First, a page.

IN CONTRAST with those of other advanced industrial democracies, especially in Europe, the U.S. system of social insurance and income support distributes benefits based not only on membership in society, but also on work effort, past and present. In the realm of health insurance, this means that instead of adopting universal coverage as a national legal standard, then devising a unitary system to meet that goal, the United States cobbled together programs whose organizing principle, such as it is, is work. A plurality of adults get tax-subsidized insurance through their employers; most retirees get Medicare, paid for out of deductions from their past paychecks. Many others — poor children, people with disabilities — obtain insurance from programs whose premise is that the recipients are neither expected nor able to work, which is itself a work-related criterion.
This makes no actuarial sense, because the need for health care and work are not necessarily connected. It created the impediment to worker mobility known as “job lock.” And it created a large and chronic coverage gap for working-age, non-disabled adults who lacked jobs, or whose employers did not provide insurance but paid their employees too little for them to buy it on their own.
Obamacare tried to fill that gap — and break the link between work and insurance — by opening up a subsidized individual market and by admitting millions of working-age adults to Medicaid. This was progress, both ideologically and substantively. And now the Trump administration proposes to undermine it by allowing states to require non-disabled adults to work for Medicaid benefits heretofore provided based on only income.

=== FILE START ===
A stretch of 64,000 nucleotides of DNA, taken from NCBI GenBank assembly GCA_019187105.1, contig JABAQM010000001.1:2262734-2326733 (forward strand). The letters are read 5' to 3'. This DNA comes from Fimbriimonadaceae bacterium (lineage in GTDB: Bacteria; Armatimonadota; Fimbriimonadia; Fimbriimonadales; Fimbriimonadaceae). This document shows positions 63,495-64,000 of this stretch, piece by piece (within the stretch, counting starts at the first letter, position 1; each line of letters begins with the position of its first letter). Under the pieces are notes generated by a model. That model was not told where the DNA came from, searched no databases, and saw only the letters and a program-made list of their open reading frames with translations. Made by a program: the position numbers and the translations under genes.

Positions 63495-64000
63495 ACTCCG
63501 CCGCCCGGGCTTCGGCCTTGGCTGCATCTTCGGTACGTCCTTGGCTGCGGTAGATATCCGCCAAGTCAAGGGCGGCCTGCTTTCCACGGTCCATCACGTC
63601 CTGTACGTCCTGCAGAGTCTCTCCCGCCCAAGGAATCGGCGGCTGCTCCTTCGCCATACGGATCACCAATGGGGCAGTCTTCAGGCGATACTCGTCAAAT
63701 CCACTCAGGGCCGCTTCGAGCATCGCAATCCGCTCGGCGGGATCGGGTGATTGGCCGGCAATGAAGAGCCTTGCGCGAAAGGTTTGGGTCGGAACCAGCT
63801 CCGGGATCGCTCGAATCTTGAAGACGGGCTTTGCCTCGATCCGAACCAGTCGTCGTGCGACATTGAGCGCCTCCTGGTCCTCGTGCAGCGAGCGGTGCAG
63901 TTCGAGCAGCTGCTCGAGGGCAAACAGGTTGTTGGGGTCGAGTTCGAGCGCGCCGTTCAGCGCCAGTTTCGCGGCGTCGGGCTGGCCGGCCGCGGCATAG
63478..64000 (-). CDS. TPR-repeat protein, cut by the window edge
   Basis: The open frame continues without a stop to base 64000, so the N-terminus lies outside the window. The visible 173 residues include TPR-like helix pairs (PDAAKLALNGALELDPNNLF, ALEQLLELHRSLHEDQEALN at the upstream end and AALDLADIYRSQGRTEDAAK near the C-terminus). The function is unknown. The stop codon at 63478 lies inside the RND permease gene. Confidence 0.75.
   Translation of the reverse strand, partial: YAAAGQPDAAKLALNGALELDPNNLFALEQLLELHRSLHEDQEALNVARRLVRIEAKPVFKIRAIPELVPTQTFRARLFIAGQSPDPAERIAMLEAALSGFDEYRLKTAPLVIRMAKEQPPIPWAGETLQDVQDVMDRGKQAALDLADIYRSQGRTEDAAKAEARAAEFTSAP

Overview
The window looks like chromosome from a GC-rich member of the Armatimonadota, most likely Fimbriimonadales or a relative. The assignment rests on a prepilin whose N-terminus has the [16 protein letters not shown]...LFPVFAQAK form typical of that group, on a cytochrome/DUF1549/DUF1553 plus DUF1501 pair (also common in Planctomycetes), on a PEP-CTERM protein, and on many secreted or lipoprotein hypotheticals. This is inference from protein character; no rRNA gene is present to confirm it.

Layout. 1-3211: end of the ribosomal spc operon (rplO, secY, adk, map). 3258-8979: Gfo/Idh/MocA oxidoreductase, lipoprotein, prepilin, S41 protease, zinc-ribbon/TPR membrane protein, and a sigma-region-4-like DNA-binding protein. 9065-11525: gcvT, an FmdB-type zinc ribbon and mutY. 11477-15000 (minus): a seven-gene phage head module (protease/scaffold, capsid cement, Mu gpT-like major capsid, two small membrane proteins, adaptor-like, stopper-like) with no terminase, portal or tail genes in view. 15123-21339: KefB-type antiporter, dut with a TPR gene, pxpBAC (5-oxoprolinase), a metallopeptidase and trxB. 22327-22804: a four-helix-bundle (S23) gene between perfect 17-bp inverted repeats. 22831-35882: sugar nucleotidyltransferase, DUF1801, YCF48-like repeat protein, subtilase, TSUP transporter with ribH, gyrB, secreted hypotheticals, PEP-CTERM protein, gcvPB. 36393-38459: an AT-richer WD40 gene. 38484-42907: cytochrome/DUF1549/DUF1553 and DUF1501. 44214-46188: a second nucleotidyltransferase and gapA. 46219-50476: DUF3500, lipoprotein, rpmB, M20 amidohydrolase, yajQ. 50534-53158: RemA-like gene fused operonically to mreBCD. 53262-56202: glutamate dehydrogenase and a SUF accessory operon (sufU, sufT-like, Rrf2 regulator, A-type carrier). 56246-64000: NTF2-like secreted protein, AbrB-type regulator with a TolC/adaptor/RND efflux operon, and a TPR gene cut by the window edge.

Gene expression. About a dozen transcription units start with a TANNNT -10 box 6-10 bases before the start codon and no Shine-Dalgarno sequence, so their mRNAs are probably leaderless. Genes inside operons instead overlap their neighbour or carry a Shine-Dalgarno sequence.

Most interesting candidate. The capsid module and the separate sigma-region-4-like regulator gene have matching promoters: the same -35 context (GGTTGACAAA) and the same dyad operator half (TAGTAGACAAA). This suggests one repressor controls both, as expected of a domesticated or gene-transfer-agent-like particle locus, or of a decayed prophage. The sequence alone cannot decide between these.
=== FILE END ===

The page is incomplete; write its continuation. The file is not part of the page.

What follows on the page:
This is a solution in search of a problem. The majority of the target population already work (60 percent) or live with a worker (79 percent) , according to the Kaiser Family Foundation. So even if the official rationale for the new policy — the Department of Health and Human Services says work improves health — is valid, it’s superfluous in most cases. Of those who aren’t working, many have care-giving responsibilities that either they would have to abandon or states would have to accept as the equivalent of work outside the home, after a lot of complex and expensive administrative hassle.
Eight states have petitions pending for the relevant legal waiver that would allow them to impose work requirements. Of these, five expanded Medicaid through Obamacare, so the necessary effect would be to tighten eligibility for that population, ending coverage for at least some poor people who have it now. (A waiver for Kentucky, also an expansion state, has just been approved.) Of the other states that did not expand Medicaid, the new policy would, in some cases, add to administrative burdens without affecting work incentives for anyone except a relative handful of non-disabled adults.
And, of course, people who can’t meet a work requirement will not cease seeking medical care; they will get it as they used to before Medicaid, by showing up at emergency rooms, where they must be treated, often at higher expense than would have been the case if they had insurance.